relied as usual on Allah and declared
that if fate willed so the men would
die and If fate willed otherwise they
would live, so there was no use in
worrying, he answered that he sup
posed fatalism, as usual, played sonte
part, but he believed that the worst
fault was pure stupidity?sheer ina
bility to organize even relief work.
The correspondent remarked that it
; is reported that when a detachment
1 gets cholera the Turks simply shut
J sick and wounded up together, know
ing the whole lot would bo useless for
further fighting, and so give them all
a chance to die and save transport.
The Major smiled grimly and said:
"That would mean isolating whole de
tachments. and if the Turks ever did
as much as that there would be some
hope. They have not got as far as
I To an inquiry how the American ar
t rangements were progressing the Ma
jor replied that a part of his work
had now been taken over by the Brit
ish Red Crescent organization at Scu
tari, Col. Surtees having sent a de
tachment to San Stefano to open a
hospital. He suggested that there was
I some difficulty at first in getting the
Red Cross units to interest themselves
actively in the relief of the cholera
patients. Of his own work and ex
; periences in the first days the Ma
jor appeared unwilling to talk; in
fact he did not appear to think that
there was anything unusual in the ef
forts he made to step in where hith
! erto every regular organization had
; been wanting.
John B. Stevens, Pastor.
Morning services at 11, subject,
"The Holy Spirit, Today's Counselor
and Comforter," Evening service at
7:30, subject, "Why Society Needs the
Church and Why the Church Should
Commend Itself to Society." Two
special numbers of music by chorus
of men's voices. Sunday School meets
R. C. Blackwell, Pastor.
Services morning and evening at 11
and 7:30 o'clock. Sunday School at
12. Young People's meeting at 6:30
p. m. Prayer meeting, Thursday eve
ning. Meeting of the Woman's So
cial Union at Mrs. Sabin's, Friday at
2:30 p. m.
Christian Science service will be
held Sunday at 11 a. m., in the Chris
tian Science hall. Subject, "Life."
I The public is welcome. Literature
and information of Christian Science
can be had Wednesday from two un
til five at the reading room.
FEMMER & RITTER
See this firm for all kinds of dray
ing and hauling. We guarantee sat
isfaction and reasonable prices. Coal
delivered promptly. Femmer & Rit
ter's Express. Stand Burford's Cor
ner. Phone 314. Residence phones
402 or 403.
SEAL SHIPT OYSTERS?Fresh at
the local agency?CHAS. GOLDSTEIN |
THE FISHING FLEET.
Rolfe?Ar. Jan. 15.
Kennebec?Ar. Jan. 16.
Dora H.?Sailed Dec. 26.
Olga?Ar. Jan. 17.
Belle?Sailed Dec. 11.
Highland Queen?Sailed Dec. 28.
Louise?Sailed Dec 27.
Norman Sunde?Sailed Jan. 12.
Vesta?Sailed Jan. 9.
Xhanthus?Sailed Dec. 19.
Waife?Sailed Jan 5.
White Star?In port
Lister?Sailed Dec. 26.
Olympic?Sailed Dec. 10.
Dolphin?Sailed Jan. 15.
Annie?Sailed Dec. 30.
Thelma?Sailed Jan. 9.
Alvlda?Sailed Dec. 14.
Comet?Sailed Dec. 21.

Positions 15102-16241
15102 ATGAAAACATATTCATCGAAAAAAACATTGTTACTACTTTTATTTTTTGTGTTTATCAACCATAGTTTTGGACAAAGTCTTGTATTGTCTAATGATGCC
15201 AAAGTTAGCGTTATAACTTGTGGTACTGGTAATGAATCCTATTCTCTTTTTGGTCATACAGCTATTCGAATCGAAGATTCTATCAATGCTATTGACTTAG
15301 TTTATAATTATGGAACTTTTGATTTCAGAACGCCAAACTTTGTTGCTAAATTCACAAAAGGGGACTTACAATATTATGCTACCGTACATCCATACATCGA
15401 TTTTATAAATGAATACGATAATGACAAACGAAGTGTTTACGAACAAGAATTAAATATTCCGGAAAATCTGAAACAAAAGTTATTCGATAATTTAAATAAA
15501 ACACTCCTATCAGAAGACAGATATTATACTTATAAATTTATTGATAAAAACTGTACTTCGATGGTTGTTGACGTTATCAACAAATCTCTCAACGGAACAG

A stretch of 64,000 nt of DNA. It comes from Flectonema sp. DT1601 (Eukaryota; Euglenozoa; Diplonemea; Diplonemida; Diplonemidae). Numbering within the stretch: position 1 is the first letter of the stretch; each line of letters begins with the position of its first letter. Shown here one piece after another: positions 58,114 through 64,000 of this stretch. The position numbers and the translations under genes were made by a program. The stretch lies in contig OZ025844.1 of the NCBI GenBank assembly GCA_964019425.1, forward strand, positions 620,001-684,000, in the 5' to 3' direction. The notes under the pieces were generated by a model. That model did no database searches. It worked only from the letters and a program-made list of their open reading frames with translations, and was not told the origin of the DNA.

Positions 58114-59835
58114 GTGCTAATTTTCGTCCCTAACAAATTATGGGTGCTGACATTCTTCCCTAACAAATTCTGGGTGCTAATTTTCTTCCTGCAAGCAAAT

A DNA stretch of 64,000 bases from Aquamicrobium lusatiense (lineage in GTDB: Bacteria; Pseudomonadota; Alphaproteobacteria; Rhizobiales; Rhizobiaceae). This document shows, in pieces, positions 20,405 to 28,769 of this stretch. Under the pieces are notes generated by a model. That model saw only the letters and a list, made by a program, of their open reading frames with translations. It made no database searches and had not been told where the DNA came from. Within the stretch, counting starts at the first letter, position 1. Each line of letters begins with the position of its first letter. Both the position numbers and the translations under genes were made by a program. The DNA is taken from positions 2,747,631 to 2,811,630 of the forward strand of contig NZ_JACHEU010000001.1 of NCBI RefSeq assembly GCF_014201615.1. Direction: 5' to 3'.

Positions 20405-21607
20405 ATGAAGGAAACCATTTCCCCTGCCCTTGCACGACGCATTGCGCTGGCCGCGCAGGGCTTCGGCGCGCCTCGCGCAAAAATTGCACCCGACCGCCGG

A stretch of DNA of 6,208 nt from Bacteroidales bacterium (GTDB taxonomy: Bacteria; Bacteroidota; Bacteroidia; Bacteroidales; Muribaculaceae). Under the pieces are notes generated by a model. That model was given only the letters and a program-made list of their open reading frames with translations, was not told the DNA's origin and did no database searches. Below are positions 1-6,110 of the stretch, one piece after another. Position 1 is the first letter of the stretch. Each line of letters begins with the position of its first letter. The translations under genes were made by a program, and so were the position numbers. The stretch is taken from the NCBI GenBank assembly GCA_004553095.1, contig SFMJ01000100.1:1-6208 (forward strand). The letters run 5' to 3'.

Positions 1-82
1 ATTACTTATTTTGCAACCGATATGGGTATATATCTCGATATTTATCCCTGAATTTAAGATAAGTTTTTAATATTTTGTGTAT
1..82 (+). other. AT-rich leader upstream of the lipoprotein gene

Solkol?Sailed Dec. 30.
Anita Phillips?Sailed Jan. 10.
Standard?Ar. Jan. 3.
Gjoa?Sailed Jan. 8.
Thekle?Ar. Jan. 17.
TO JUNEAU PATRONS:
I wish to announce that I am pre
pared to give prompt and efficient
service in delivering, coal hauling
freight, baggage, etc. .... i
HILARY McKANNA TRANSFER
Phone Order 5-7 or 55 t/
! THE APPOINTMENT
At last night's meeting of the City
council the appointment of E. J.
Doherty as City Wharfinger was con
firmed and his bond approved.
AT THE ORPHEUM.
Last night at the Orpheum a large
crowd witnessed the pictures and spe
cialties by the Three Brattons. The
Sketch by lihea and Jammie was es
pecially well received. Judging from
the people who are patronizing the
Orpheum, this pretty little playhouse
is going to be a winner. The manage
men says there will be an entire
change of program tonight.
NEW BLACKSMITH FIRM
Watkins and Gordon have their
blacksmith shop now in good running
order, and are equipped to do all
kinds of iron work at short notice.
WILL CLOSE AT SIX
The patrons of the C. W. Young Co.,
and the general public, are notified
that the store will be closed at six o'
I clock on Saturday night during the
winter months. 3t.
jl Watfcins 8 Gerdon jj
i; EXPERT BLACKSMITHS j;j
O and IRON WORKERS ^
? <? !
<? General Blacksmithing, Horse- <?
0 Shoeing, Iron and Marine Work 3>
J| Estimates Furnished and ^
< * Work Guaranteed < ?
? ? i
\\ FRANKLIN STREET \\ ?
\\ Near Alaska Steam Laundry ^ >
1 I M I I M I M I I I I M M-H l'l I H 1
? * * 1
i; The Unique Millinery f
SPECIAL SALE rANCY GOODS ::
!! Suitable for Christmas Gifts
1 I I 1 1 I |-I"I"I-I"I"H"!"I"I-M-i!-H?I-H4
C. F. CHEEK
Game Heads, Fish and Birds
SKINS AND FURS TANNED
Rug Work a Specialty
< ? ?
| Tailor \
4 ? ?
< ? A
o . - 2
C W. YOUNG COMPANY
Mining, Fishing, Plumbing
and Building Supplies
Front Street Juneau
PETERSBURG FISH CO.
All Kinds of
FRESH AND SALT FISH
CLAMS AND CRABS
All Orders Promptly Filled
PETERSBURG ? - ALASKA
I I I I I I I I I II I I I I I I I I I I I II I I I I I I I I I I I I I I I I I I II I M I I I I i r
j THE LATEST AMERICAN INVENTION ||
: AND ALL OTHER KINDS OF U
ELECTRIC LIGHTING GOODS
j Can be obtained from the !
ALASKA ELECTRIC LIGHT & POWER CO.
! Third and Franklin Streets Juneau - >
! I I I I I I I I I I 1 I I I I I I I I I I H I I I I I I I I II H+W !?
In A Class By Itself
IMPARTIAL tests made by The Columbus Labo
ratories of Qhicago give Fisher's Blend Flour
a higher rating than that of the Dakota all-Hard
Wheat Patent Flour.
Considering that this scientific combination of East
ern Hard Wheat and Western Soft Wheat costs you
from 20 to 25% less than what has always been con
sidered the highest grade of breadstuff, you can readily
see that it will pay you to insist on having
Fisher's Blend Flour
For Sale by .-III Dealers
DO YOU TAKE IT?
The Daily Empire publishes all the news, all the time
IT IS CLEAN, UP-TO-DATE, PROGRESSIVE
One Dollar per Month Delivered by Carrier in Juneau, Douglas and Treadwell
TRY IT AND YOU WILL KEEP IT